Warning: this post contains spoilers through Season 6. Proceed at your own risk.
On Game of Thrones, like in the real world, different groups have different religions. And like everything else on Game of Thrones, each religion is well-developed, with its own iconography and belief systems and lore. If you're unfamiliar, it might be tough to make a decision about which religion you'd believe in if you found yourself in Westeros and had to make a choice. Fortunately, we've compiled a guide to help you make an informed decision about what Game of Thrones religion is right for you. Happy worshipping!
The Faith of the Seven:
The dominant religion in Westeros, The Faith of the Seven is by far the most-practiced religion in the South. There are seven parts to the deity, each representing and prayed to for different reasons: the Father (judgement); the Mother (kindness and mercy); the Warrior (strength); the Maiden (innocence); the Smith (labor); the Crone (wisdom); and the Stranger (death). Its symbol is a seven-pointed star, which can be seen hanging behind the Iron Throne. Its priests are called septons if they're male, and septas if female.
The Sparrows who have taken over King's Landing are a radical fundamentalist sect of the Faith that sprung out of the common people's dissatisfaction with the ruling class. The Faith Militant is the paramilitary wing that reformed after a long hiatus with the blessing of Cersei Lannister (Lena Headey), and quickly got out of the crown's control. The leader of the Sparrows, the commander-in-chief of the Faith Militant and the official high priest of the Faith is the High Septon (Jonathan Pryce).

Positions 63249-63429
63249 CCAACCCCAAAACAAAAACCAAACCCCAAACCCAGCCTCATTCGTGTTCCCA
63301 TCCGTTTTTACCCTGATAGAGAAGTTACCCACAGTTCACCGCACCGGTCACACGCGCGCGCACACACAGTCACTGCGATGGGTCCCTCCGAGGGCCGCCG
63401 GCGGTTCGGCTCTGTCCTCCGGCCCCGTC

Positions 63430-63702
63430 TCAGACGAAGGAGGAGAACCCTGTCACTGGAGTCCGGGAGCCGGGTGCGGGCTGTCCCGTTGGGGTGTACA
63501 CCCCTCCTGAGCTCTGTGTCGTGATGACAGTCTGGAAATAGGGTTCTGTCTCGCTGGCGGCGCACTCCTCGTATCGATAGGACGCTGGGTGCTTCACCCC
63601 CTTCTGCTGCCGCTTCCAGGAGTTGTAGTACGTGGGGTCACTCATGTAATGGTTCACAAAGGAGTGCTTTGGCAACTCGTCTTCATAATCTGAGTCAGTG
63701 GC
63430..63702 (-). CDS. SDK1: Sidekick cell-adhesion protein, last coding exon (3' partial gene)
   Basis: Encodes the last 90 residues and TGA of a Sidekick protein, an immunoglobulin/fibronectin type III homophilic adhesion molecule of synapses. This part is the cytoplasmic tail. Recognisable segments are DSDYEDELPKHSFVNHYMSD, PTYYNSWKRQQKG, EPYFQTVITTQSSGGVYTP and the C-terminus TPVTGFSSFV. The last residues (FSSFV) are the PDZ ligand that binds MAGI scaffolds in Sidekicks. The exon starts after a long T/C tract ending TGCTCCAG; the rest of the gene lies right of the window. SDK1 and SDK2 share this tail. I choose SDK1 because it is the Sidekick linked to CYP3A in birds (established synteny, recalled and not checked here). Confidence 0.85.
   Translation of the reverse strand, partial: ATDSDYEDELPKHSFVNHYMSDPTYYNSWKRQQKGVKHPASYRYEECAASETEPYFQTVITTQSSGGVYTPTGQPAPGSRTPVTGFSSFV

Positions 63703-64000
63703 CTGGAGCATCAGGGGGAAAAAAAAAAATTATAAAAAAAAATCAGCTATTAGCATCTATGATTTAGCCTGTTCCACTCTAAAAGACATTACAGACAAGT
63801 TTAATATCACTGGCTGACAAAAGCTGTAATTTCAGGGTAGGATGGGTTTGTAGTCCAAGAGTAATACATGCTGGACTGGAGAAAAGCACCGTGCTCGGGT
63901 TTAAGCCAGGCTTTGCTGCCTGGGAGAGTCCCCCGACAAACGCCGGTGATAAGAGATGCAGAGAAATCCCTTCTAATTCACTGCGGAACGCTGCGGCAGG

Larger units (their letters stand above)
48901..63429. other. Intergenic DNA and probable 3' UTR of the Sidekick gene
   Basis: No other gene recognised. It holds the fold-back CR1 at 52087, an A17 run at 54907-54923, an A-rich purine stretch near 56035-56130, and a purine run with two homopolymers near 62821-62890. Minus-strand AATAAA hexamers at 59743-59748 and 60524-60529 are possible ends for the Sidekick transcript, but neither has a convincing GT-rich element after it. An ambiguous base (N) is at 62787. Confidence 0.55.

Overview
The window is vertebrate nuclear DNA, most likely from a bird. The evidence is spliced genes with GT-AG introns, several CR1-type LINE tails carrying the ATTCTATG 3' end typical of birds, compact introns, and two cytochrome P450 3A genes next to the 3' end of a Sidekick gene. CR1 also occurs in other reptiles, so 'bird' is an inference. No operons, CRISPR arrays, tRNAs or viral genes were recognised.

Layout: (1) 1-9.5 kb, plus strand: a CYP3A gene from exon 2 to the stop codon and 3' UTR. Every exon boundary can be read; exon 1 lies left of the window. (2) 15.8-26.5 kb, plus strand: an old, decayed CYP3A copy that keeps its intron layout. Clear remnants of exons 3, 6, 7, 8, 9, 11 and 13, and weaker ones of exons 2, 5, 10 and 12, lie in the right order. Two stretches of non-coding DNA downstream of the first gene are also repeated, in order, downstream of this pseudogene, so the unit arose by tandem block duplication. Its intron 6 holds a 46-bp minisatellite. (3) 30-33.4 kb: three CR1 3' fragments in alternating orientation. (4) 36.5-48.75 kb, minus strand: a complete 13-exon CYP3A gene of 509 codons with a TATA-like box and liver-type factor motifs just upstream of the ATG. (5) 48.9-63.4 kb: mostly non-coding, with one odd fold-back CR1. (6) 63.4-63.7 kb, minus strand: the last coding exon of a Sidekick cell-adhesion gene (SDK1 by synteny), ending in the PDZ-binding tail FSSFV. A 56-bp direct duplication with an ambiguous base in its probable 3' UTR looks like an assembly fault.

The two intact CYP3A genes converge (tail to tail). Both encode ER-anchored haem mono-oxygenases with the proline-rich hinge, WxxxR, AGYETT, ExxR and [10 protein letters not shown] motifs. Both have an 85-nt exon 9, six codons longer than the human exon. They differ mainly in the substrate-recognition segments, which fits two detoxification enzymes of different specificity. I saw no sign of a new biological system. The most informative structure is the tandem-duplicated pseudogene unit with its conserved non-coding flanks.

Should You Follow This Religion? If you were a Christian who somehow found him or herself in Westeros, the Seven wouldn't seem overly unfamiliar — there are just a few more parts than the Trinity. It's a pretty straightforward, meat-and-potatoes religion that's open to varying levels of devotion. If you want to pick a religion that will give you a sense of belonging, the Seven would be a good fit for you. And if you're very rigid and dogmatic in your beliefs, the Sparrows are definitely right for you.
The Lord of Light
This mysterious, fiery religion comes from Essos and revolves around R'hllor, also known as the Lord of Light. R'hllor's worshippers, led by Red Priests like Melisandre (Carice van Houten), revere fire and light, and believe that R'hllor is leading them in eternal war against the forces of darkness and death embodied by the Great Other.
R'hllor's emissary is the Prince Who Was Promised, a Christlike figure who will wield a sword called Lightbringer and fight back the encroaching darkness. Melisandre believed Stannis Baratheon (Stephen Dillane) was the Prince Who Was Promised. He wasn't, but Jon Snow (Kit Harington) might be. Another Red Priest, Kinvara (Ania Bukstein), believes Daenerys Targaryen (Emilia Clarke) is TPWWP. Maybe she's wrong too. Who knows?
Followers of R'hllor have magic powers that other priests do not, like the power of prophecy and the ability to resurrect the dead. If any of the gods worshipped on Game of Thrones are real, it's the Lord of Light, in our humble opinion.
Almost no one in Westeros worships the Lord of Light, especially now that Stannis Baratheon is dead, but there are followers in locations in Essos like Meereen.